CBAM – Steering the World Trade to Fit the Future
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- Master Thesis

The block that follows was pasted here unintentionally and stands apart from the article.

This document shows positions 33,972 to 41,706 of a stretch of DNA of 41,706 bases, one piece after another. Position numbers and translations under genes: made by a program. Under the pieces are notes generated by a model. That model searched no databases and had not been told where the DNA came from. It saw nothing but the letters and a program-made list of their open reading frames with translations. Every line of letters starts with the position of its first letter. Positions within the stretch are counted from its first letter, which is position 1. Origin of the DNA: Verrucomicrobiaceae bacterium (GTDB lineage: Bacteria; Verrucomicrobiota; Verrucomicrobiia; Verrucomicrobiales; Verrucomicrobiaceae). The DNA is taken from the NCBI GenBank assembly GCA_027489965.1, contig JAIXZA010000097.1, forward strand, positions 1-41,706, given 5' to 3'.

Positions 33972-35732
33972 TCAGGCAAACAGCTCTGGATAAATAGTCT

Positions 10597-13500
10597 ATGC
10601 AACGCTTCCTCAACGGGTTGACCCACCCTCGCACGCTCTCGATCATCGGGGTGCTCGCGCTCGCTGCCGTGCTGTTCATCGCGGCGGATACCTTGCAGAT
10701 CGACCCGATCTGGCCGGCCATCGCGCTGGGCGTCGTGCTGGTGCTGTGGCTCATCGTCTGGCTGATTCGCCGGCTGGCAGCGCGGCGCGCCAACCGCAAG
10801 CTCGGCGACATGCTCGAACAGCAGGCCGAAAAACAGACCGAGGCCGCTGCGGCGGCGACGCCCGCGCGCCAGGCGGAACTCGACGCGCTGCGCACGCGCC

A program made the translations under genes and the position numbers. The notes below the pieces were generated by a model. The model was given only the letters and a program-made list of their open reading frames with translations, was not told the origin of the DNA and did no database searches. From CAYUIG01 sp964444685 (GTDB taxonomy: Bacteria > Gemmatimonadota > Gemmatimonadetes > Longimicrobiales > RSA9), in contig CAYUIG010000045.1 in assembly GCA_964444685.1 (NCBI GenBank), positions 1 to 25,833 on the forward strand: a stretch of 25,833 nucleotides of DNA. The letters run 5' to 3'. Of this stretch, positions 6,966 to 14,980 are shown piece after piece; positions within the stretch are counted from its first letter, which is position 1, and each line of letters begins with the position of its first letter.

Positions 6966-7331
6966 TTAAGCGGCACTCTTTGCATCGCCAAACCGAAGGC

A Carbon Border Adjustment Mechanism, also known as CBAM, is a policy proposed by the European Commission as a part of “Fit for 55” - an intermediate goal along the way to achieve the final goal of the European Green Deal: climate neutrality within 2050. The increased ambition level of the EU consists, among others, of phasing out free allowances and decreasing the overall cap of quotas in the EU ETS. Additionally, the Commission has proposed to introduce a CBAM. The CBAM will strive to prevent carbon leakage, protect the decarbonization initiatives in the EU/EFTA, incentivize third country producers to reduce emissions, and ensure that the price of imports to the EU/EFTA reflects their carbon content. In this thesis, we focus on Norway and analyze the effects, on both imports and production, when implementing the CBAM at the EU/EFTA border. First, we analyze the effects in the EU/EFTA aluminum market when both phasing out the free allowances and phasing in the CBAM. Second, we analyze the direct impacts of the CBAM on the imports of cement, fertilizer, iron & steel, and aluminum to Norway. We find that EU/EFTA producers and third country producers with low carbon intensities will be able to capture additional market shares as a consequence of the CBAM. This will cause a reduction in consumption-related emissions in the EU/EFTA. Whether total greenhouse gas emissions are reduced globally depends on whether foreign producers increase their ambition levels in line with the EU/EFTA. Furthermore, we calculate the direct impacts of the CBAM on Norwegian imports, comparing the effects of including scope 1 emissions versus scope 1+2 emissions in the policy. For both alternatives, the CBAM tariff will eliminate the most carbonintensive goods from the Norwegian imports. The cement sector is hit the hardest in relative terms, while the carbon content of imports is reduced the most in absolute terms in the aluminum sector. However, we find that the inclusion of scope 2 in the CBAM imposed on imports at the Norwegian border will not increase the efficiency of the policy.